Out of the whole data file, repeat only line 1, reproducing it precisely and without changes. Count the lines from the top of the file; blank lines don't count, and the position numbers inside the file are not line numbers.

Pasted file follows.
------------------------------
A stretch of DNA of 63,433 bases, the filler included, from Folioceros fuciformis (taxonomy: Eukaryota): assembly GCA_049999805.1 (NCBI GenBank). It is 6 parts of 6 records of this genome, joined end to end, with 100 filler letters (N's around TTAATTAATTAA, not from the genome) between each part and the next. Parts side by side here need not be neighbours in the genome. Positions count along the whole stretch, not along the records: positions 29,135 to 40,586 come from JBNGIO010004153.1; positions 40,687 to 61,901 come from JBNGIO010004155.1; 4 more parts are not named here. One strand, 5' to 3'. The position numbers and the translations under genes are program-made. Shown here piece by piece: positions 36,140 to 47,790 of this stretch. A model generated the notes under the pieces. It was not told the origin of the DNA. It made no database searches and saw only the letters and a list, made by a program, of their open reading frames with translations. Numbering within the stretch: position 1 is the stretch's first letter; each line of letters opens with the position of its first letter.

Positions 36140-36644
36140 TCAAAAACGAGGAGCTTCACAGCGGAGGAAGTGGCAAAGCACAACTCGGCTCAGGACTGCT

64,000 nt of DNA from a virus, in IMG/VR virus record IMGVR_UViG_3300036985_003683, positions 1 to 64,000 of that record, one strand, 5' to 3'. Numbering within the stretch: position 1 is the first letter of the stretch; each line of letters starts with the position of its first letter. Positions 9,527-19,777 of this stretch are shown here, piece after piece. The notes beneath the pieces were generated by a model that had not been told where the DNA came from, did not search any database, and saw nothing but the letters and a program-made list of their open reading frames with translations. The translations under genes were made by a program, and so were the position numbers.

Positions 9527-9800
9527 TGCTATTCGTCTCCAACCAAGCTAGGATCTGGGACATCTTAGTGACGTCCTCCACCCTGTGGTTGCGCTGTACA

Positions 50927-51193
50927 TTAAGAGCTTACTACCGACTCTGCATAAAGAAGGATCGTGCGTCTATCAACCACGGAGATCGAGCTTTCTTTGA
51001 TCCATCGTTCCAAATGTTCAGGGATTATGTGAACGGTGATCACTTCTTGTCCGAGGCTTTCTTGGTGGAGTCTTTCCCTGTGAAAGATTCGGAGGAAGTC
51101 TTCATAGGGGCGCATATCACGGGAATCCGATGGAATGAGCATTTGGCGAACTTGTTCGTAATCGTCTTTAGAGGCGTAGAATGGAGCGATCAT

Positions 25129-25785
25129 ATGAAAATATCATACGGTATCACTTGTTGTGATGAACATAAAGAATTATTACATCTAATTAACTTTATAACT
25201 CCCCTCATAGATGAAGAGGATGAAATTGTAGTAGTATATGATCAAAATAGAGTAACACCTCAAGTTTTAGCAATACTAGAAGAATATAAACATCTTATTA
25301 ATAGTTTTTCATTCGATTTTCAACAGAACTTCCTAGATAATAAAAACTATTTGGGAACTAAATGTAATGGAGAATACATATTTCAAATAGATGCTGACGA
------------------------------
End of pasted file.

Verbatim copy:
A stretch of DNA of 63,433 bases, the filler included, from Folioceros fuciformis (taxonomy: Eukaryota): assembly GCA_049999805.1 (NCBI GenBank). It is 6 parts of 6 records of this genome, joined end to end, with 100 filler letters (N's around TTAATTAATTAA, not from the genome) between each part and the next. Parts side by side here need not be neighbours in the genome. Positions count along the whole stretch, not along the records: positions 29,135 to 40,586 come from JBNGIO010004153.1; positions 40,687 to 61,901 come from JBNGIO010004155.1; 4 more parts are not named here. One strand, 5' to 3'. The position numbers and the translations under genes are program-made. Shown here piece by piece: positions 36,140 to 47,790 of this stretch. A model generated the notes under the pieces. It was not told the origin of the DNA. It made no database searches and saw only the letters and a list, made by a program, of their open reading frames with translations. Numbering within the stretch: position 1 is the stretch's first letter; each line of letters opens with the position of its first letter.